Overcoming the critical issue of private care exclusion in Canada’s child-care system

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Prime Minister Justin Trudeau sits with children at a local child care centre in Ottawa, Wednesday, March 29, 2023. Sean Kilpatrick/The Canadian Press.



“Canada’s Child Care Conundrum: The Challenges and Controversies of Bill C-35”

When the Senate deliberated on Bill C-35, An Act respecting Early Learning and Child Care in Canada, they heard from nearly 60 witnesses. The resulting committee report was concise and direct, but the final sentence raised an important point that continues to be a hurdle in establishing an accessible, affordable, and high-quality child care system in the country.

The Unfortunate Exclusion
The report recommended that agreements with provinces and territories focus on creating a high-quality public early learning and child care system, calling into question the continued inclusion of private child care. Despite this, data from Statistics Canada shows that only about a third of families using non-parental care use the type of child care funded by the federal-provincial agreements. This raises concerns about the exclusion of many Canadians from the national daycare system, creating a divide that affects parents and caregivers across the country.

The Impact on Private Child Care
While the agreements pay lip service to private care, the reality is that they hinder the ability of private child care providers to flourish. Specific requirements and limitations that come with the agreements create financial strain for smaller private providers, making it difficult for them to meet the demands placed upon them by the government.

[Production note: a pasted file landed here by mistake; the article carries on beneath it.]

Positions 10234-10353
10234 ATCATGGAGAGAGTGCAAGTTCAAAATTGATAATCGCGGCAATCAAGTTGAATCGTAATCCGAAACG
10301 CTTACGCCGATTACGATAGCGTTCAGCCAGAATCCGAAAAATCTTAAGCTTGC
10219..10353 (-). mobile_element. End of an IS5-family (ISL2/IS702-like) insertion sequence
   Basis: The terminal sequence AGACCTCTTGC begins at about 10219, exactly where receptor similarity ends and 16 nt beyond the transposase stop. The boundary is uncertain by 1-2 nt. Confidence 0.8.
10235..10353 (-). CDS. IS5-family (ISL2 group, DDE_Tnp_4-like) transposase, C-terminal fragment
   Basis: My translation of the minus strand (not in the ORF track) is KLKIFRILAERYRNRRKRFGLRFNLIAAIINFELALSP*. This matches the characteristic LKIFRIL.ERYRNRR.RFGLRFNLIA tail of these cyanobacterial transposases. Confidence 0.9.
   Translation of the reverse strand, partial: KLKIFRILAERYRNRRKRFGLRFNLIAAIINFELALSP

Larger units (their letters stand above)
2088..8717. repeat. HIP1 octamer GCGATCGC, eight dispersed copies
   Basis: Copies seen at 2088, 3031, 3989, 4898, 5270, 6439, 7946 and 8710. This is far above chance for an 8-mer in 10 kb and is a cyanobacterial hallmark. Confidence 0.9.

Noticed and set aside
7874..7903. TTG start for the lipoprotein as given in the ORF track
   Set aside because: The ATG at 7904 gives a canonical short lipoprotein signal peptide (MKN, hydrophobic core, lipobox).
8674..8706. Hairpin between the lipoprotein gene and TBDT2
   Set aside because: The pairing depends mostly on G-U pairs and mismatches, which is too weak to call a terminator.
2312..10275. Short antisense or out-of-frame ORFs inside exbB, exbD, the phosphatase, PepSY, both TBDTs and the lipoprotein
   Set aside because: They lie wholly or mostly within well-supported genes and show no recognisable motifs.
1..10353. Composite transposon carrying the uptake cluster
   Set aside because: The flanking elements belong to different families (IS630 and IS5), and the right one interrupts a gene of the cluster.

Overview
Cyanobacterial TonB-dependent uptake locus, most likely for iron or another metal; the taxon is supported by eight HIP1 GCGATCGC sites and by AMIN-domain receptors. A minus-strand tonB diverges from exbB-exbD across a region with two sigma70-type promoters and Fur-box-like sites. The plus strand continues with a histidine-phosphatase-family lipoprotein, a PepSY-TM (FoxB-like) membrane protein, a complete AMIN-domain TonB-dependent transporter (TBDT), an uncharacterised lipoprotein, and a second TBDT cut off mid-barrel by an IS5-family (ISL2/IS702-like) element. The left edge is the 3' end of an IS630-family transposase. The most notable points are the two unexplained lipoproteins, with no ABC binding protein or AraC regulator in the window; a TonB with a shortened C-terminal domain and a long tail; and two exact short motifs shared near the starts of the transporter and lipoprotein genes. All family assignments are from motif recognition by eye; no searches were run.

The Quality Debate
There is a common perception that not-for-profit child care offers superior quality, but the government’s assault on private child care providers is causing for-profit entities to shift to not-for-profit models. The shift in focus from for-profit to not-for-profit services raises questions about the actual impact on child care quality and challenges the prevailing orthodoxy in child-care research.

The Road Ahead
The ongoing debate over accessibility, affordability, and quality of child care has created a conundrum that presents a challenge for policymakers, advocates, and caregivers alike. With the deadline for renegotiation of the agreements approaching in 2026, there is hope for a potential course correction. For many families and caregivers, the need for change cannot come soon enough.

In conclusion, the issues surrounding Canada’s child care system highlight the complexities and controversies that exist within the realm of early learning and child care. By acknowledging the perspectives of various stakeholders and considering the impact of policy decisions on all forms of child care, there is an opportunity to create a more inclusive, accessible, and high-quality child care system that meets the needs of all Canadians. It is time for policymakers and advocates to come together to address the challenges and work towards a system that benefits families, parents, and caregivers across the country.



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